Stealing Signs and Does it Really Make a Difference?

Bryan Brammer | October 24th, 2018

“Tramposo! Tromposo!”

That’s Spanish for a cheater or “cheat.” There’s no real connection between deception in baseball and my use of the Spanish language. I just wanted to grab your attention.

And… here you are.

The Cleveland Indians filed a recent complaint against the Houston Astros for illegal sign stealing during game 3 of the ALDS. It has been reported that a man, not clearly or immediately identified as Astros’ personnel, was seen in the photographer’s pit pointing a cell phone into Cleveland’s dugout.

Just several days later, Houston was again accused of cheating in game 1 against Boston in the ALCS. A report claimed that sources witnessed another man near Boston’s dugout with a camera who was texting often, yet did not possess any type of media clearance.

Since then, the MLB conducted their own investigation and found no fault with the Astros’ Organization. The following partial statement was released from the MLB on October 17th: “A thorough investigation concluded that an Astros employee was monitoring the field to ensure that the opposing teams were not violating any rules…. We consider the matter closed.”

But the story doesn’t stop here. The Milwaukee Brewers have accused the L.A. Dodgers of using video to steal signs during the NLCS. According to Robert Murray of the Atlantic, when a runner reached second base, a coach could be seen running through the Dodgers’ hallway and into their dugout possibly relaying pitches to the baserunner on second. Now, the evidence for these accusations is lacking. All that the Brewers have are their suspicions.

Let’s make one thing clear: every team cheats. Every team points the finger shouting, “well he started it” as they snatch back their play-dough from Jimmy. The question is what cheating is legally permissible and does it even make a difference? (I understand that if cheating is legal, it should no longer be called cheating but that’s not my point.)

There is no rule that prohibits the stealing of signs. If the battery (pitcher and catcher) does a poor job at concealing their non-verbal communication, therefore, allowing their signs to be easily deciphered, that’s not the opposing team’s fault. I can picture it now: Yasiel Puig standing at second base looking toward home plate, one of Boston’s 10 catchers flicks the pitch signal between his legs. Puig picks up the signal and is immediately suffocated with guilt. He shields his eyes and swears to never partake in such horrors again as he presses the button on his Men in Black neuralyzer.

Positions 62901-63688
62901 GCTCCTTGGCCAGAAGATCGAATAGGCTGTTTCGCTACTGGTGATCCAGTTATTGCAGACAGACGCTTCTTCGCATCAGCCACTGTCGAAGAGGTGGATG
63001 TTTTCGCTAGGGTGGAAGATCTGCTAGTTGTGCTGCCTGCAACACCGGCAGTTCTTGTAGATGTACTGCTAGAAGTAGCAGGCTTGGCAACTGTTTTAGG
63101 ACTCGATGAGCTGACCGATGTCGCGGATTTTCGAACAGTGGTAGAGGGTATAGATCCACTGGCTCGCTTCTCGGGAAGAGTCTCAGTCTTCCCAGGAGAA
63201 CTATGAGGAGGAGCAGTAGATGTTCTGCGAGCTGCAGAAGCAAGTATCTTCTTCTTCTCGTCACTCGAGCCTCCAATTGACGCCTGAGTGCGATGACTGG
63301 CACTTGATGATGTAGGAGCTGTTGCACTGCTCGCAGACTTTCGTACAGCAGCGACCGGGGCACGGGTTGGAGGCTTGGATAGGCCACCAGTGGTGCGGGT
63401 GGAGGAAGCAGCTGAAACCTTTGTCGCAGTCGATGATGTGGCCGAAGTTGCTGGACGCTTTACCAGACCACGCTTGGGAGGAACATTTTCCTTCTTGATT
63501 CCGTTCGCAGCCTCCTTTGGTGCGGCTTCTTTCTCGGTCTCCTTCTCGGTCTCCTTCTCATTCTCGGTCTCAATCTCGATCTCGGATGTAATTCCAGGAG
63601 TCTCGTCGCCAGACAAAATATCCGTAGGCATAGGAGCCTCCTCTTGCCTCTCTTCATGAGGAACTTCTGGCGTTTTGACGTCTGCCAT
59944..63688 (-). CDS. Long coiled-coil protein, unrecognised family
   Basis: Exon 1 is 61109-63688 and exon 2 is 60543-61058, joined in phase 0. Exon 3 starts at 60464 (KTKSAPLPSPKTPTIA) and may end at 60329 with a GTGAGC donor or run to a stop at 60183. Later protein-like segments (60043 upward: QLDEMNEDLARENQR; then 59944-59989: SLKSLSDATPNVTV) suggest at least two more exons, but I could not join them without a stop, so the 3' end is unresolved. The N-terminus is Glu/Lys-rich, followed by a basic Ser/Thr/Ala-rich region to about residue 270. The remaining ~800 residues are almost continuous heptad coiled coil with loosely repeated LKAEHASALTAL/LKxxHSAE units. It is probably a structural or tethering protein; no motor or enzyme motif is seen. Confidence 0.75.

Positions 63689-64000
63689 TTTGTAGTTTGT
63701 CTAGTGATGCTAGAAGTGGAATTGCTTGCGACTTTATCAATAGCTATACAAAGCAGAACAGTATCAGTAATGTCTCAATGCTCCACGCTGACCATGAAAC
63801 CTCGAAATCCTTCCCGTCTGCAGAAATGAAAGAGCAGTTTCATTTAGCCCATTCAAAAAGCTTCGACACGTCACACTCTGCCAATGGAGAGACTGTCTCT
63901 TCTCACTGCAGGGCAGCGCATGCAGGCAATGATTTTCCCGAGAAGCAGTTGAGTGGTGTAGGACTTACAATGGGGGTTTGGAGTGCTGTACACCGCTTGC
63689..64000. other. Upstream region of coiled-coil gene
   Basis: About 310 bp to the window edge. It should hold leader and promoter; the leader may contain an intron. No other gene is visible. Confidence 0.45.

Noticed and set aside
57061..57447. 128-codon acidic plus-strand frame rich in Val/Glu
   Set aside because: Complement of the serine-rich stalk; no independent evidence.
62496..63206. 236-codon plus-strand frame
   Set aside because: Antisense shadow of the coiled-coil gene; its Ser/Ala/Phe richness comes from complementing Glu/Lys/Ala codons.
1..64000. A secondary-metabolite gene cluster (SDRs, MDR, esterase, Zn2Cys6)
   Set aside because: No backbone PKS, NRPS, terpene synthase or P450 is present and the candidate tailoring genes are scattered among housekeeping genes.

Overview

Now, there was a directive given in 2001 that denied the use of electronic devices in the dugout and the use of binoculars in the context of stealing signs. Within the field of play, stealing signs are legal when they are decoded by players and coaches using deduction and the naked eye. But beware. Sign stealing has historically been frowned upon. It is “listed” as an unwritten rule. Many think unwritten rules are ruining the game and the MLB may agree with this sentiment (as evidenced by the latest commercial starring Ken Griffey Jr.) But that’s a topic for another day.

Despite the claims of illegally stealing signs, or the proper execution of legally stealing signs, does it matter? Is the outcome of a game directly influenced by sign stealing? No. I cannot come to that conclusion. According to, the Dodgers only had a batting avg. of .220 and an OPS of .599 through the first five games of the NLCS. Yes, this is a small sample, but if L.A. was stealing signs they sure weren’t taking advantage of it. Even if a team decrypts its opponents’ signs, so many other things have to be accomplished in order to reap the benefits. Regardless of sign stealing (legally or illegally) or changing signs, the team that executes better will win. It always comes down to execution.

Stealing signs the right way is fine by me. If a team is caught stealing signs the wrong way, they should be disciplined. And not just a slap on the wrist, go to your room without desert punishment. But if the league doesn’t suspect foul play, let it go, move on, and shut your opponent up on the field. Let your talent do the talking.

Because, you know, “cheaters never win.”

Questions and comments?

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Main Credit Image: Embed from Getty Images

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